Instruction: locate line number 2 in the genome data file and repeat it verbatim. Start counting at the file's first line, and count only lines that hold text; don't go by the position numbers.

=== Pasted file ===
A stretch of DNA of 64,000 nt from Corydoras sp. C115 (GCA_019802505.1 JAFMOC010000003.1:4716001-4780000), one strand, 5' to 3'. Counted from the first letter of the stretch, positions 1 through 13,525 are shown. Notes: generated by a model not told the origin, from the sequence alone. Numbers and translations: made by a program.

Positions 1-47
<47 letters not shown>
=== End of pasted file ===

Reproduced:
Positions 1-47